GOODFIELD, Ill. — With continued supply chain delays and labor shortages, demand for new home construction over the past two years has drastically outpaced supply. But one slice of the industry that is seeing big business is modular home construction.
“We are in the future of construction building, whether it's residential or commercial real estate,” said Royce Schieler, production manager for modular home builder Homeway Homes.
Inside their 60,000-square-foot factory in central Illinois, the Schieler family is building homes one room at a time.
“The pieces consist of a floor assembly wall and a ceiling system,” said Bob Schieler, sales manager for Homeway Homes.
The modular homes are built in sections or modules.
“We start building the floor, and then we crane that up and fly it over with our cranes and put it online,” said Royce.
They are then moved from station to station, a sort of home-building assembly line.
“Electrical, plumbing, drywall, painting, flooring, cabinets trim. Everything's pretty much complete when it's finished about 95%,” said Bob.
Eventually, the modules are shipped to the lot and put together like LEGOs, directly on the foundation. To do that, they reinforce the structures with specialized glue.
“This is a foam glue and it's we sprayed on and then it hardens, and this stuff is hard. And what this does for us is because we have to move modular - pick them up - this adds so much more strength all the way down the stud,” said Royce.
“All right, so this is our Camden model home. It's a three-bed, two-bath home. Very open concept design,” said Bob.
Constructed to code and fully inspected. Inside, they’re indistinguishable from traditionally built homes.
One of the biggest cost savings comes from the speed at which these “factory-built” homes can be completed, between 30% and 50% faster than homes built on-site.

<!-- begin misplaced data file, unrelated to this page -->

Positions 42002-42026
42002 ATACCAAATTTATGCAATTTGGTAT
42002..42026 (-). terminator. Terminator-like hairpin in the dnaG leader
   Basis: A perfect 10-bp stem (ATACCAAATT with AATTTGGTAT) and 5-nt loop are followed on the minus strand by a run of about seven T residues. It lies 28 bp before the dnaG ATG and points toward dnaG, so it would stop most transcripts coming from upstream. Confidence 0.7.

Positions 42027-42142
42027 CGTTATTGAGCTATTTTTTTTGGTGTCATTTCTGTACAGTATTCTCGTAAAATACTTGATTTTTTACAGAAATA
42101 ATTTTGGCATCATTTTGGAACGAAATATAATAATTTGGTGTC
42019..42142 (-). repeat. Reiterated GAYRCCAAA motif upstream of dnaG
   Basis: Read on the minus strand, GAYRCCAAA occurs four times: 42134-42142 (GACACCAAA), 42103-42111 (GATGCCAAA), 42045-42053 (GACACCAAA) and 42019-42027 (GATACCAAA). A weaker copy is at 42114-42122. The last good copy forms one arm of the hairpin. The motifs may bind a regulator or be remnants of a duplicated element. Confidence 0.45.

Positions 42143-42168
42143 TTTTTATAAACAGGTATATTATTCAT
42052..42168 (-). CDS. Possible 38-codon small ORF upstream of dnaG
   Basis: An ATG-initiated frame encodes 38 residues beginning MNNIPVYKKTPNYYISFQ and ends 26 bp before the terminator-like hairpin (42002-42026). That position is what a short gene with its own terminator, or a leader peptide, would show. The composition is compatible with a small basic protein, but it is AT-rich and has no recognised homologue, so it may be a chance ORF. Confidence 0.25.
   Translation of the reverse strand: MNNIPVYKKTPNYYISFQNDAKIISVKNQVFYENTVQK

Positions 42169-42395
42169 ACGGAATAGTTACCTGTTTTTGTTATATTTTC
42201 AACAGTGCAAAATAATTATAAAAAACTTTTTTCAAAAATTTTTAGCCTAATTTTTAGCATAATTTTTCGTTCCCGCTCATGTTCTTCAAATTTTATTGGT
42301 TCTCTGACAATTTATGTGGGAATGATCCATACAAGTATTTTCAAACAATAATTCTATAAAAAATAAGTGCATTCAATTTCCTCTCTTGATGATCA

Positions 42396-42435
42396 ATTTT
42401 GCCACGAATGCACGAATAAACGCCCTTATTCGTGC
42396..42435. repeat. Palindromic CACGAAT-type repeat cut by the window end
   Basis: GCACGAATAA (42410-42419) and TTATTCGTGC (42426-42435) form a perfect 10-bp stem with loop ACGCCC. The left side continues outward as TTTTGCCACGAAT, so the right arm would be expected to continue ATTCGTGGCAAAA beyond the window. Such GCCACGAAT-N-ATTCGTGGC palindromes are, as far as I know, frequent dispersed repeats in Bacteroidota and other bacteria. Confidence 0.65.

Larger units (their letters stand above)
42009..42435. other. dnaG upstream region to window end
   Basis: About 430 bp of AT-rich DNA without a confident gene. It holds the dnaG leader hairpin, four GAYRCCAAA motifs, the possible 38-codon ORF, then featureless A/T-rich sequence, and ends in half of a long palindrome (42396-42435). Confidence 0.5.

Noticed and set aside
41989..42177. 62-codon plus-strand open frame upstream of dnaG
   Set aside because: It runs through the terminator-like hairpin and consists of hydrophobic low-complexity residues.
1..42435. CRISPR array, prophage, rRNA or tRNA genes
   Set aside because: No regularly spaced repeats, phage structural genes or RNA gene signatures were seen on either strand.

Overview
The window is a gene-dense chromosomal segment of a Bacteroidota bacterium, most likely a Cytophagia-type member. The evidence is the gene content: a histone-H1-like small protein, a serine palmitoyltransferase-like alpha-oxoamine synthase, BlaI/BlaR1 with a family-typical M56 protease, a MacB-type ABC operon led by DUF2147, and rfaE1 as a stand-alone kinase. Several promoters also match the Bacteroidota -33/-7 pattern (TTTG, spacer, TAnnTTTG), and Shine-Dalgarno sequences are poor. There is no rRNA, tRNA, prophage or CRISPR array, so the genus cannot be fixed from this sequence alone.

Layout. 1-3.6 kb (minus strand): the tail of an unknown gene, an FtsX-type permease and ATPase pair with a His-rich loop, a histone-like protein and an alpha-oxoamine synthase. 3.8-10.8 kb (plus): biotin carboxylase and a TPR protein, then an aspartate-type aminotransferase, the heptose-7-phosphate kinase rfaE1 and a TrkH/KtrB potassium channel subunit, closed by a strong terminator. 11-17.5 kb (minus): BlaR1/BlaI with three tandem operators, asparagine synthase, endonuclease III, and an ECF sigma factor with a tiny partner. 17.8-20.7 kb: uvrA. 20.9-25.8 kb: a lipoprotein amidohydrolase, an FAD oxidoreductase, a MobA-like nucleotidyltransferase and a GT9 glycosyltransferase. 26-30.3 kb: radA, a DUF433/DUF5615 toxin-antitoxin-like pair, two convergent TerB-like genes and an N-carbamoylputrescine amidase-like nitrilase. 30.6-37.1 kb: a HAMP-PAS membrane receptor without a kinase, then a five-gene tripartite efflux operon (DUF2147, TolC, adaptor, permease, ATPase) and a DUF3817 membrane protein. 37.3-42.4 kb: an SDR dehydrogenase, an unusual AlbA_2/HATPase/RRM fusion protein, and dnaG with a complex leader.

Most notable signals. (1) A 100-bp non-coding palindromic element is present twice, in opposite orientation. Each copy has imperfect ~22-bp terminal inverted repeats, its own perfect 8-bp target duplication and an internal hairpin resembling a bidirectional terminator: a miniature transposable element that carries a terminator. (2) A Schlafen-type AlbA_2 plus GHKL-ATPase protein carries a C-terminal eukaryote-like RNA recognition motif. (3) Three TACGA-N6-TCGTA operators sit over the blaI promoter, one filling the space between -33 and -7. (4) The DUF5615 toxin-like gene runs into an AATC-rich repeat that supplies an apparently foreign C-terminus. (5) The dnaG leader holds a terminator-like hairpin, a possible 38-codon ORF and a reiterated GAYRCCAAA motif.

“There are no weather delays when we're building indoors. So that is the advantage we can build all year round and not be affected by any of that,” said Bob.
Homeway Homes shifted from building traditional on-site homes to exclusively focusing on modular construction about 17 years ago.
At any given time, they're building about six to seven homes inside this construction facility, and they're completing about one-and-a-half homes per week.
When they used to construct on-site, they could only build about 12 homes a year.
“Four hundred percent more construction can be built out of a facility like this than on-site,” said Royce.
The global modular building market grew from $72 billion in 2020 to nearly $76 billion last year. It’s forecast to grow to almost $115 billion by 2028.
States are taking notice. In Colorado, a new bill calls for $40 million in grant funding to be dedicated to innovative housing, like modular homes.
“Time is money. And yeah, you can definitely save some money on modular construction,” said Bob.
On Chicago’s west side, modular duplexes built in off-site factories are helping to create affordable housing by reducing construction costs and shortening completion times to just 90 days.
“That's the beauty of modular, to make it easy and quicker for the homeowner, for the real estate investor to get their job done quick— with quality,” said Royce.